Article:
Care After the Diagnosis

For many people who have been living with dizziness, nausea, headache, vision changes, shortness of breath, fatigue and not being able to tolerate doing exercise (exercise intolerance), the first step is to find a physician who recognizes the symptoms of orthostatic intolerance.

Now that you have the diagnosis, you have hopefully gotten some guidance from the physician about what you need to take care of it, whether you need medications, and so forth.

The information in the rest of the sections of The Orthostatic Intolerance Center is provided to fill in details and provide additional guidance. Always - check with your physician if you have questions about what is provided here, to see if it applies to you. Check also if the information here conflicts with the instructions and information your physician or healthcare team has given you.

Physicians Working Together

To Diagnose the Problem: Technically, you do not need a specialist to diagnose OI symptoms and their cause. Recognizing orthostatic symptoms and fainting is something that most primary care physicians can do. See First Visit for Evaluation/Diagnosis for more information. You may need a referral to a specialist for special testing.

Referral Center for Diagnosis   If you were seen at a tertiary center, one that has specialists to the specialists to do the testing and make the diagnosis, these physicians may not take care of the day-to-day monitoring, ordering medications and creating your recovery/rehabilitation plan. It is often the agreement that they will make the diagnosis, give general instructions to your primary physician and then be available in the future if things change or get stuck. They should send a letter, visit/consultation notes with their findings and recommendations and copies of all your lab work and test with their results (the official interpretation of the test results).

These specialists usually only directly manage the very difficult, very complex cases. Most people with OI are (fortunately) not that complicated. People with more advanced dysautonomic conditions, like Parkinson's or Multiple System Atrophy, or more advanced OI with dysautonomia may need more guidance from the specialists.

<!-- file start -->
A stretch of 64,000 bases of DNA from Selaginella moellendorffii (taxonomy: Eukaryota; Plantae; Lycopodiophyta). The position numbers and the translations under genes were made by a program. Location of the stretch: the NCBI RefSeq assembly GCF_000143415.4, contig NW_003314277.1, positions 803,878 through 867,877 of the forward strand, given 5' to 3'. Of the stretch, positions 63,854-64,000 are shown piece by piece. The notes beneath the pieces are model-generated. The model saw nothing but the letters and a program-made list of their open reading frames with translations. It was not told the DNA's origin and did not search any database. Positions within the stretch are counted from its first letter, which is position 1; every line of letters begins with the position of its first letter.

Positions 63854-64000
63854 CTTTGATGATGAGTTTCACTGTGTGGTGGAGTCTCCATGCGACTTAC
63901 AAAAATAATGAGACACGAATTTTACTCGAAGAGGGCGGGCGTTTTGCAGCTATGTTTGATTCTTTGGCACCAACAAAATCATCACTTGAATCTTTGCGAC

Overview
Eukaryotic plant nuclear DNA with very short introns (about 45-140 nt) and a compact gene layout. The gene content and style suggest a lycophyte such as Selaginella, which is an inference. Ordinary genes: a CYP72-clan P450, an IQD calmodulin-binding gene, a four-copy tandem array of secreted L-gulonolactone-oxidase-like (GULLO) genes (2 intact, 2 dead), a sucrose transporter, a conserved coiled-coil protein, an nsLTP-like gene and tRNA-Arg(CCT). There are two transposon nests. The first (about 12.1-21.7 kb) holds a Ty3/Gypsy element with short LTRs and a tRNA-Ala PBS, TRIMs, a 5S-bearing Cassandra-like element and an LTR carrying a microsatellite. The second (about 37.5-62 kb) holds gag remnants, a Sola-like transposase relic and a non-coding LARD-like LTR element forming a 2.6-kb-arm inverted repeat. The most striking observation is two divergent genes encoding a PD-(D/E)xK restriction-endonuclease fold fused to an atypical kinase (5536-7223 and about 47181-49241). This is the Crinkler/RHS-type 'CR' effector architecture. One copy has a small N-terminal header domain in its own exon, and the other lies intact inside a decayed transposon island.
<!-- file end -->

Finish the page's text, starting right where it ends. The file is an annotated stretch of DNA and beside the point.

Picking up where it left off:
Day-to-Day Care   You will need a primary physician - pediatrician, internal medicine or family practice - who will order your medications, your therapy, monitoring lab tests and so on.

Managing OI is actually very involved, at least at the beginning until it gets stabilized. It can be even more complex and involved than managing insulin and medications to control blood sugars in people with diabetes. It takes time to work with the person, to understand the symptoms and make adjustments to the medications and to decide what drugs to try first, then second and what doses to use. Most people with diabetes are not managed by the specialists (endocrinology); most people with diabetes are taken care of by their primary physician (Family Practice, Internal Medicine and Pediatrics).

The challenge is that many primary care physicians are not as familiar with orthostatic intolerance and working with the drugs as they are with diabetes or the recovery process, as they are with more common conditions like strokes or broken legs. Unfortunately, most primary physicians do not have the time or the staff to help keep track of things. It is very easy for a person to get started and then get lost.

Help From The OI Center

We are hoping we can serve as resources to them and you on this. We will keep developing and posting material for you and your healthcare team and the other members of your healing team. Just let us know what you need. Sign Up

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Author: Kay E. Jewell, MD
Page Last Updated: August 23, 2012